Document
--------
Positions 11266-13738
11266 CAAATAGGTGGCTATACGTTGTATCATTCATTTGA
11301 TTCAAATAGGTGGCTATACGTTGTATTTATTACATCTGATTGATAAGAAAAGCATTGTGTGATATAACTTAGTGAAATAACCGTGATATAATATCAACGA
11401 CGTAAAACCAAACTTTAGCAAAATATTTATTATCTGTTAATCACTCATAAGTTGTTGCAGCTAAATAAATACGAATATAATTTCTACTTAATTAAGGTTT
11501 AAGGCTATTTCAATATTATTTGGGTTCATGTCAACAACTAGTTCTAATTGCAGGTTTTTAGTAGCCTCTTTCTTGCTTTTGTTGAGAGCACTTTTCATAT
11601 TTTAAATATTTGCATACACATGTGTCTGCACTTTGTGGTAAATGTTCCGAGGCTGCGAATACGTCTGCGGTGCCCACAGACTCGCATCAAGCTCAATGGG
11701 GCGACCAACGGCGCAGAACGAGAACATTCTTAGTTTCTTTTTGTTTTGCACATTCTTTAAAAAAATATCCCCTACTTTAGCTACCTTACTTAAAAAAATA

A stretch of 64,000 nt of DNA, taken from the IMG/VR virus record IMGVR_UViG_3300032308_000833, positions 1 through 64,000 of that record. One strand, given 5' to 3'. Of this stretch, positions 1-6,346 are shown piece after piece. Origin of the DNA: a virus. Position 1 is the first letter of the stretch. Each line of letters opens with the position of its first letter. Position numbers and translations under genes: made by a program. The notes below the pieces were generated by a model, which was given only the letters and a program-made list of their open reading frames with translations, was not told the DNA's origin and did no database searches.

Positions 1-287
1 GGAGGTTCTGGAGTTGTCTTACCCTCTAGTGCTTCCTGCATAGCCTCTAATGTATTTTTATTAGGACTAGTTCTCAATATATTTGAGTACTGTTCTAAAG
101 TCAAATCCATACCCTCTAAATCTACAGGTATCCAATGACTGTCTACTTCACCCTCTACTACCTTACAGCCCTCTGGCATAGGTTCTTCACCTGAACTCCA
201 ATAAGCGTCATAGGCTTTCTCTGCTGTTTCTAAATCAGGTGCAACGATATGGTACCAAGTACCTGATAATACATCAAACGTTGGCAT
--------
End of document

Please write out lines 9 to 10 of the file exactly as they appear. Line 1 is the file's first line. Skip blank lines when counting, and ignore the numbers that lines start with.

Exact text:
Positions 1-287
1 GGAGGTTCTGGAGTTGTCTTACCCTCTAGTGCTTCCTGCATAGCCTCTAATGTATTTTTATTAGGACTAGTTCTCAATATATTTGAGTACTGTTCTAAAG